As the race progressed I realised that the water stations were more spread out that I anticipated, and at around the 6 mile mark I was running low on water so grabbed a cup from the water station to try and re-fill my bottle.  However, I found it quite difficult to run and fill my bottle simultaneously so ended up spilling most of it down my legs. Temperatures were rising and I was aware that a lot of people were pouring water over their heads to keep cool, but I was expecting there to be showers or some other means of cooling down on the course.  It was soon apparent that this was not to be the case. By about the 10 mile point I was completely out of water, and I went to the nearest water station to find that they had run out of water. This is something I hadn’t even considered could happen on marathon day as water is a very basic requirement and something you would think you should never have to worry about. I made it to the next water station a mile down the road, where water was in such short supply that I only managed to get a dribble out of a cup. There was then a 3-4 mile stretch before the next water station. I was beginning to feel dehydrated and slowed my pace, accepting that the finish time I was going for was slightly ambitious at this stage. I managed to get to around 15 miles where I stopped at a water station and managed to refill my bottle. However, by this stage I should really have drunk around 1.5 litres of water but had only had just over 500ml. I continued to run but was feeling dizzy and as I turned off the seafront was overwhelmed by the 25-degree heat, lack of sea breeze or shade. I then collapsed on the side of the road and woke to find myself surrounded by kind spectators and first-aiders. My blood pressure was dangerously low and heart rate dangerously high to compensate for the level of dehydration I had encountered.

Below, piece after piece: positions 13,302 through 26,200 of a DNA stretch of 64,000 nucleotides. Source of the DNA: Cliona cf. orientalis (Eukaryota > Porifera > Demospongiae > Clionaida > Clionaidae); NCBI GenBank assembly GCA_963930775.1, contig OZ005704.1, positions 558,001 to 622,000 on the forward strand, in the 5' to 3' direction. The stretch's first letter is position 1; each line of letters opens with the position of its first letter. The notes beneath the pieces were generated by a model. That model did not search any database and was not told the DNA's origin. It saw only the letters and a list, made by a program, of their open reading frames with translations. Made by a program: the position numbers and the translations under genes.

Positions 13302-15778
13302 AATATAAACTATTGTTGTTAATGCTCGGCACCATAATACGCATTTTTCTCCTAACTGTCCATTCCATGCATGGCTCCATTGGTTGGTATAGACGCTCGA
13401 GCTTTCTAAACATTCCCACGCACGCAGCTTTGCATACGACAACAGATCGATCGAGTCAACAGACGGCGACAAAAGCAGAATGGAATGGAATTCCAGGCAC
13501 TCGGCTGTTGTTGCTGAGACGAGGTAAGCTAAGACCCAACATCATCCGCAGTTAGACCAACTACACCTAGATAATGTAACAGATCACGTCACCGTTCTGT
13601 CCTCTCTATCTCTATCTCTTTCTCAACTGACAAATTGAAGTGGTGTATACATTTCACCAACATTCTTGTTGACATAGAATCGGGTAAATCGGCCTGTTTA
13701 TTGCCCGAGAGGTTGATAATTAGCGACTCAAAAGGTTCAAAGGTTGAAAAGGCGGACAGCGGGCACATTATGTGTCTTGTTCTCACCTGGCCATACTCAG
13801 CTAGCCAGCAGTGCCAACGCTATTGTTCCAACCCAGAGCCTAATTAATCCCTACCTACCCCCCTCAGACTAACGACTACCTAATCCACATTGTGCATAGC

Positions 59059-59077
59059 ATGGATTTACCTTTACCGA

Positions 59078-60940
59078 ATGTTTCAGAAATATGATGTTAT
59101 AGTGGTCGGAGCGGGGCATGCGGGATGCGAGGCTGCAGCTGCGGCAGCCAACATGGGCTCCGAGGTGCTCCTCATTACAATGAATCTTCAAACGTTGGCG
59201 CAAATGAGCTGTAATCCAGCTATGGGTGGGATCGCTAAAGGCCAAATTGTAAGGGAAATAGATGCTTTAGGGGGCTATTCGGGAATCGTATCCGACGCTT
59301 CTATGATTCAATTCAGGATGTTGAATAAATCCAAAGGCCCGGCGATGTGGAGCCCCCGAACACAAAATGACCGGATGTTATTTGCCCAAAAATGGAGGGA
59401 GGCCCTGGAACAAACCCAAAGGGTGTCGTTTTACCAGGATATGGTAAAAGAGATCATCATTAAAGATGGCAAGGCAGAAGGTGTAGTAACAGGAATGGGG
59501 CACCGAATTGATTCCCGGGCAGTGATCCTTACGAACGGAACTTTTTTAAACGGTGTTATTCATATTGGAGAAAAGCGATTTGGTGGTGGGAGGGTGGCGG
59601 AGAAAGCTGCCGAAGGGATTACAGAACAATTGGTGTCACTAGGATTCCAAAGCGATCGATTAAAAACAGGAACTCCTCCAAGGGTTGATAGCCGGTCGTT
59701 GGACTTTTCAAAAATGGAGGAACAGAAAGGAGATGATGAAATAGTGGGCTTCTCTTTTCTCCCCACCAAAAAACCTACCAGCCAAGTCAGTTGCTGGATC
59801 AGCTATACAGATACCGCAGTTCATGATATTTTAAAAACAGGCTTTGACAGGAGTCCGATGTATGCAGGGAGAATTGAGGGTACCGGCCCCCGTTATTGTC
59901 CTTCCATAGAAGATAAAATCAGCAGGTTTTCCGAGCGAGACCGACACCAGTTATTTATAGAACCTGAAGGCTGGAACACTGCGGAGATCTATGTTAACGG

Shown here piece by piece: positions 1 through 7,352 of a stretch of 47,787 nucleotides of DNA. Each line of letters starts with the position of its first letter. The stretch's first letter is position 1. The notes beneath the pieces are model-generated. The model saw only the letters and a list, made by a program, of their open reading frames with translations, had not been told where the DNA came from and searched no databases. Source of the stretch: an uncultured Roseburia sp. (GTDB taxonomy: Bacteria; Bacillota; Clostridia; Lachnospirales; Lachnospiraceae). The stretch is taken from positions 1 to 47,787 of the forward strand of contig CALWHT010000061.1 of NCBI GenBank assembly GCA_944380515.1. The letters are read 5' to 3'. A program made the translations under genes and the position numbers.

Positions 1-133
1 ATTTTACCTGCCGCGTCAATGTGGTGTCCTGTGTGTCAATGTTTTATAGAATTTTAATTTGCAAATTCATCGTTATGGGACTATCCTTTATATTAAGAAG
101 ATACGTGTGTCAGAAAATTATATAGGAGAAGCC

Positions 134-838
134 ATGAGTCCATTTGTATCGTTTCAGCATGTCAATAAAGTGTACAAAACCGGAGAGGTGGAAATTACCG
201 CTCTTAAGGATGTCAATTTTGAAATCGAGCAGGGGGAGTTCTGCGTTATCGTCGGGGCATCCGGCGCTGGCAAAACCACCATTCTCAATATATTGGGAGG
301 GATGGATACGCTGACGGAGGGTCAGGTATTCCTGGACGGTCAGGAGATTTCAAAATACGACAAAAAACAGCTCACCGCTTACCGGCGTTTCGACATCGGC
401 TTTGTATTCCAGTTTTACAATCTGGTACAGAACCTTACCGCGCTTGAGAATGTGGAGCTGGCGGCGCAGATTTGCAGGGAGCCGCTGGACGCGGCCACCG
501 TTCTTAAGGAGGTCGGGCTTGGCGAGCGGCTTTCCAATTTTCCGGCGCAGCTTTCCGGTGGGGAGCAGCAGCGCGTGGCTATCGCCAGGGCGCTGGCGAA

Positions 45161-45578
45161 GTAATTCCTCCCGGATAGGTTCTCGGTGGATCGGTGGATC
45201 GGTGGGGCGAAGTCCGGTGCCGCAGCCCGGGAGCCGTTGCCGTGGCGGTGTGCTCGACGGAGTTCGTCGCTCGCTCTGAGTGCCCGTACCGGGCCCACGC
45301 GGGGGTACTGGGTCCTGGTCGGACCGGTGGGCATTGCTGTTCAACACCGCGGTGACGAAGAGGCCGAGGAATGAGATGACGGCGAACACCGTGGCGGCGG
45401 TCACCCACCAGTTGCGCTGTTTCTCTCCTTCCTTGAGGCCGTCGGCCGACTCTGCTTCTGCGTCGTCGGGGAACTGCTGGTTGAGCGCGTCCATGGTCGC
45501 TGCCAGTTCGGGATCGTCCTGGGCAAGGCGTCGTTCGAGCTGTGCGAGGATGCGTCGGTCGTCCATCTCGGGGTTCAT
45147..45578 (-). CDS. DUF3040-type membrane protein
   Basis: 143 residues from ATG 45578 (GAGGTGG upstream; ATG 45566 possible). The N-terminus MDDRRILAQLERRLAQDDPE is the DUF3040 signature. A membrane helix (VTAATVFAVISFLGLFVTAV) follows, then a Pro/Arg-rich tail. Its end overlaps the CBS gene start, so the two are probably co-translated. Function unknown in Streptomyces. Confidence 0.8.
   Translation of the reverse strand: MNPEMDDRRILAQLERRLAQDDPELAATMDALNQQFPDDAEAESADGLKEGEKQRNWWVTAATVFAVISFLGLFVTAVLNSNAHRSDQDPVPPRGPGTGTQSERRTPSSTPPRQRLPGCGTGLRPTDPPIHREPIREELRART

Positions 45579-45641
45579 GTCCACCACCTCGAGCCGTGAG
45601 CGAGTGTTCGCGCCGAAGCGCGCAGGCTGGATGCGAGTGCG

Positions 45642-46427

My initial reaction to what had happened was that I was thankful to be alive. As I recovered, this soon turned into frustration, upset and anger at not being able to complete something I had spent three to four months of my life training for. It took me a while to accept this and a good few weeks to recover physically, but I am here to tell the tale and thankfully without any long-term damage. The marathon organisers did send out an apology statement for the water situation which I suppose is something.

Looking back on the day I wondered if I was as 100% prepared as I had first felt. I think the only thing I could have done better was to study the route a bit more so that I could have planned my strategy for refilling my water bottle better. I also had not trained in temperatures above 15 degrees so was not prepared for the weather, which was out of my control and a risk you take when running a spring marathon.  However, I never anticipated that something as simple as water on the course would even be an issue, nor had it crossed my mind that I would not finish the marathon. It just goes to show that things can go wrong, even for an experienced runner and healthcare professional such as myself!

Katriona demonstrating a side plank

Side-plank – gradually increasing the load on glute-med.

Katriona demonstrates the side plank star

Side-plank Star – progression of the side-plank, can either hold the top leg or lift it up and down to really feel the burn.

 

 

 

 

 

 

 

 

Katriona demonstrating the Monster Walk

“Monster-walk” – a killer on the glutes, keep the tension on the band as you walk forwards and backwards. You can also try moving sideways.

 

Posted in Running, Health & Fitness, Ligaments and tendons and tagged , , .

Katriona Ryan

Katriona Ryan Bsc (Hons), MCSP, AACP is a Specialist Musculoskeletal Physiotherapist with Central Health Physiotherapy who specialises in the Management and Rehabilitation of Spinal and Peripheral Neuro-Musculoskeletal Disorders, Sports Injury Management and Rehabilitation and Orthopaedic Post-Operative Management and Rehabilitation. In her spare time she is a keen netball player and runner.